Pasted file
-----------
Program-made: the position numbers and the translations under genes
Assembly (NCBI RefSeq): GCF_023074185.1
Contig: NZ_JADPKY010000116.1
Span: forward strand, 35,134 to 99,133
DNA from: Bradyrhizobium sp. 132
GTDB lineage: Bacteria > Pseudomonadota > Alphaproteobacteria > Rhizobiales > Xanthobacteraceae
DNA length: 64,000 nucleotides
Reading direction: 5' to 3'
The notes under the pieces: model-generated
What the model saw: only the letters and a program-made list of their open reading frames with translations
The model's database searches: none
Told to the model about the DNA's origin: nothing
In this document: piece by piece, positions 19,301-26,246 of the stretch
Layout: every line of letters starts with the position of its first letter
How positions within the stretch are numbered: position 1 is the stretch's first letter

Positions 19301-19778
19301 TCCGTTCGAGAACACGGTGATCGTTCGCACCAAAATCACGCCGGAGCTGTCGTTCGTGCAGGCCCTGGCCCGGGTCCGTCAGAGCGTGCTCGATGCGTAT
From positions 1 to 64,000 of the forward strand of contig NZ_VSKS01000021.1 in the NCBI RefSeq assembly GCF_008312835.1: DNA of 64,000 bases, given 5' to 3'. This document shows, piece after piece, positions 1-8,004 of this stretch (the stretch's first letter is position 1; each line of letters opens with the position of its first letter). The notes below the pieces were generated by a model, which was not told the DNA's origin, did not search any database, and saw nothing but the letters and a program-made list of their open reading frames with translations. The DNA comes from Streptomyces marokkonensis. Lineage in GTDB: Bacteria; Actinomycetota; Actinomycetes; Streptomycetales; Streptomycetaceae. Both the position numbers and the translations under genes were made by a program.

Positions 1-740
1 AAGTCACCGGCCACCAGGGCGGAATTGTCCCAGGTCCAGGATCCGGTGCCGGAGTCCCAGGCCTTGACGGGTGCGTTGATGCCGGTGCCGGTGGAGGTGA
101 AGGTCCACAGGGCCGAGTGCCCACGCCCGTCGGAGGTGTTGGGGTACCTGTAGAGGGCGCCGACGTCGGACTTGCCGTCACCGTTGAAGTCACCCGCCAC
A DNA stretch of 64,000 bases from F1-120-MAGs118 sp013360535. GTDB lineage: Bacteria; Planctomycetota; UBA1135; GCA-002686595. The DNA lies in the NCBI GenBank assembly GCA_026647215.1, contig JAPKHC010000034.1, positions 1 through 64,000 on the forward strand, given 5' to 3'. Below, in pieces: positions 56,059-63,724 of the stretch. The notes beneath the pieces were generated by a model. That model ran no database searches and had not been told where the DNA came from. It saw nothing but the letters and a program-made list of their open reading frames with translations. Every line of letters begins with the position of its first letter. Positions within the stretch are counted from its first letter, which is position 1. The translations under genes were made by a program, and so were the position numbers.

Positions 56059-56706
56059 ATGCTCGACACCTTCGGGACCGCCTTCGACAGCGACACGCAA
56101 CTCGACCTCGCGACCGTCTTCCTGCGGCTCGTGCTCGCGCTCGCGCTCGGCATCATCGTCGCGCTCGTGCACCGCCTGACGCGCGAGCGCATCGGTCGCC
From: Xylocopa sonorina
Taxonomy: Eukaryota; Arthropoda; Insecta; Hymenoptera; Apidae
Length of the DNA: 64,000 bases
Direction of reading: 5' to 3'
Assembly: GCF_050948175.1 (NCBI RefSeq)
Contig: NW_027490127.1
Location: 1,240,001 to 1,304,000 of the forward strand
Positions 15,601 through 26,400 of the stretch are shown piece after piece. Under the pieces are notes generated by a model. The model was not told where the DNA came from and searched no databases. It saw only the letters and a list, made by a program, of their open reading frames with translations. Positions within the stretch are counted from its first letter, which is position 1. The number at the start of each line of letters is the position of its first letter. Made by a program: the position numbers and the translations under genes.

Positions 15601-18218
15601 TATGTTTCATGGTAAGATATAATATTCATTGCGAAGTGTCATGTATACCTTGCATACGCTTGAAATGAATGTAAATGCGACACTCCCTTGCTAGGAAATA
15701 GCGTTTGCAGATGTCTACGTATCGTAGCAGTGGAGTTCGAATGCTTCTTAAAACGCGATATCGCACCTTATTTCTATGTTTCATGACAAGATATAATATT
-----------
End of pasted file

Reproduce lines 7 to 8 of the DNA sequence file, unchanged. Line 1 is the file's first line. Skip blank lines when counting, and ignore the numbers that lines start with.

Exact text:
DNA length: 64,000 nucleotides
Reading direction: 5' to 3'